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Australian construction just had a big downturn

Martin Hunter/Getty Images

Activity levels across Australia’s construction sector contracted sharply last month, completing a trio of disappointing PMI readings for the nation in December.

The Ai Group-HIA performance of construction index (PCI) fell 3.9 points to 46.8, signalling the fastest pace of contraction seen across the sector since June last year.

Like all PMI gauges, a reading of 50 is deemed neutral, indicating that activity has neither accelerated nor decelerated during the month. A figure above 50 signals an expansion while anything below signals that activity levels have declined.

At 46.8, it was the first contraction in activity recorded in five months.

The sharp decline was led by a 14.7 point drop in the apartment subindex, falling by a whopping 14.7 points to 54.3.

It was the weakest expansion recorded in six months.

While activity levels are still accelerating, the sharp slowdown adds to evidence – as seen in the ABS’ November building approvals report released yesterday – that activity levels in high-density construction are now starting to cool after what has been a frenetic two years of activity.

Apartments aside, there was a strong 4.6 point bounce in the detached housing subindex which rose to 52.6.

Reflecting to the two-tier nature of Australia’s construction sector at present, the surveys gauges on commercial and engineering construction slumped to 40.0 and 41.2 respectively, indicating that activity in these areas is contracting sharply.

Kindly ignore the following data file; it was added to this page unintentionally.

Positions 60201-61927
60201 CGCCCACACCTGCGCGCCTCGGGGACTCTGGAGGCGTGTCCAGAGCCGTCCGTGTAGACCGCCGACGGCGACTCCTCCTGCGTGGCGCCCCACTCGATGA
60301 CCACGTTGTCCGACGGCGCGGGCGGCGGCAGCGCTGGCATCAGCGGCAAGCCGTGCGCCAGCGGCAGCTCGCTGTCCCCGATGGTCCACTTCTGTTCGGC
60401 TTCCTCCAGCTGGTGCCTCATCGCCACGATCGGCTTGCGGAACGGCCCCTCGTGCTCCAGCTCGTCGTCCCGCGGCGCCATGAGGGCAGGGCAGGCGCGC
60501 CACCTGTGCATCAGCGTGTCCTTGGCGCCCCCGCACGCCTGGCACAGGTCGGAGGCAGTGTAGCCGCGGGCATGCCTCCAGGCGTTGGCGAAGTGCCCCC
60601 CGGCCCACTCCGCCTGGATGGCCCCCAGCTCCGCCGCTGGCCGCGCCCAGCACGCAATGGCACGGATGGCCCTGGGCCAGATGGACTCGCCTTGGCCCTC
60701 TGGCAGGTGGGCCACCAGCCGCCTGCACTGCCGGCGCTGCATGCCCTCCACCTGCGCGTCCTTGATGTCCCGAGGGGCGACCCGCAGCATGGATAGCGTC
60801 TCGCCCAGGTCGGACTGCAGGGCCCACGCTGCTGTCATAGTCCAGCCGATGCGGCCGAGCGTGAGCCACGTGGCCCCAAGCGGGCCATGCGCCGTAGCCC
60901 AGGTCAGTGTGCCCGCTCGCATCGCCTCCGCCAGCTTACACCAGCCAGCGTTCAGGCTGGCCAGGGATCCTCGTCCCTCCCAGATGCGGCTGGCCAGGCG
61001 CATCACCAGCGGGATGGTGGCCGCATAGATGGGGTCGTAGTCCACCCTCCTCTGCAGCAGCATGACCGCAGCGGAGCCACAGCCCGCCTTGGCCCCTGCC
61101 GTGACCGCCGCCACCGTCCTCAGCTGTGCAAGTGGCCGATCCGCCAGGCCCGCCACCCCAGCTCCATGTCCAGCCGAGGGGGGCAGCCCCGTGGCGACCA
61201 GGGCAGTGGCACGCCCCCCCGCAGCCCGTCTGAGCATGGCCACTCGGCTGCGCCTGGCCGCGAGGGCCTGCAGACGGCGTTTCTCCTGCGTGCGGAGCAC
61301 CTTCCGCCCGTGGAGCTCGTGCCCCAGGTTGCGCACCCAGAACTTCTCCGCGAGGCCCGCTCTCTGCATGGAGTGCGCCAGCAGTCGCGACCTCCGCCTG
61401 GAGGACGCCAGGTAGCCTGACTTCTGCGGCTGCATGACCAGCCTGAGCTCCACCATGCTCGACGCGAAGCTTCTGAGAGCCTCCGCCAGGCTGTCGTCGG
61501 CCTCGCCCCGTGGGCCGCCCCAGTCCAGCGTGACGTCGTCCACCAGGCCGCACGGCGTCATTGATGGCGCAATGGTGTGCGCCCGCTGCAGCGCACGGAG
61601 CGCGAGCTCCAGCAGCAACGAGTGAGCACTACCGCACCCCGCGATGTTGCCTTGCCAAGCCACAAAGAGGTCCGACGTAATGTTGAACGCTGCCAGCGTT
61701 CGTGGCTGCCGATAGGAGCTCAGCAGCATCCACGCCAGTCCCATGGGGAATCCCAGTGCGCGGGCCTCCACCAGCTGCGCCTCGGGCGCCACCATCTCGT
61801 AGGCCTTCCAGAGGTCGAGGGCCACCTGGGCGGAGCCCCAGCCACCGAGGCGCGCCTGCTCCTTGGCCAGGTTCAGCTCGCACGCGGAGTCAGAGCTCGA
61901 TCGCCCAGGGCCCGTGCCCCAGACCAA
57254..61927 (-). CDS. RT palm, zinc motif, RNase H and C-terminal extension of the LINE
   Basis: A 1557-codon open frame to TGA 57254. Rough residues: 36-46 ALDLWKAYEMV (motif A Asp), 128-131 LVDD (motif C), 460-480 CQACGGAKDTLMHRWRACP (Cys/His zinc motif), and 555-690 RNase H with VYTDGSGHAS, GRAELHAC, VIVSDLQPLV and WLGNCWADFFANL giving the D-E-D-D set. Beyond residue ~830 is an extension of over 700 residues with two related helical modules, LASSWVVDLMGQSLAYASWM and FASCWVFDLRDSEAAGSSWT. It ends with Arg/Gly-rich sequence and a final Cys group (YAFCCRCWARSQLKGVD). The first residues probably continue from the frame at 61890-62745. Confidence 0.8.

Pointing to the likelihood that further weakness may arrive in the months ahead, the surveys new orders subindex slid 5.5 points to 44.3.

As a lead indicator for future levels of activity, this is an unwelcome development.

The table below, supplied by the Ai Group, reveals the internal movements within the index in December.

Commenting on the result, HIA Economist Geordan Murray believes that residential construction looks set to soften in the year ahead.

The Australian PCI result for December 2015 reaffirms the view that conditions for residential building, in both the house and apartment building, look set to soften in 2016. The Australian PCI activity sub-indexes show that both house building and apartment building expanded in December 2015, which reflects the ongoing work on projects that are already in the pipeline. With falls in the new orders sub-indexes to sub-fifty levels, this situation implies new projects may not be entering the pipeline as quickly as existing work is being completed.

Nevertheless, there is still a very large volume of residential building work yet to be done which should sustain an elevated level of activity throughout the first half of 2016 despite the softening in new orders in late 2015.

While there is little doubt that the near-term outlook for residential construction will remain strong given the enormous surge in building approvals seen in the second half of last year, it’s clear that the risk at present is that some of these approvals, particularly for high-density apartments, many never reach the construction stage.

House price growth is moderating, investor financing is contracting while auction clearance rates continue to trend lower, all suggesting that demand is weakening.

Should that trend continue, it suggests that the expected boost to economic growth this year from residential construction may end up being significantly less than what forecasts currently predict.

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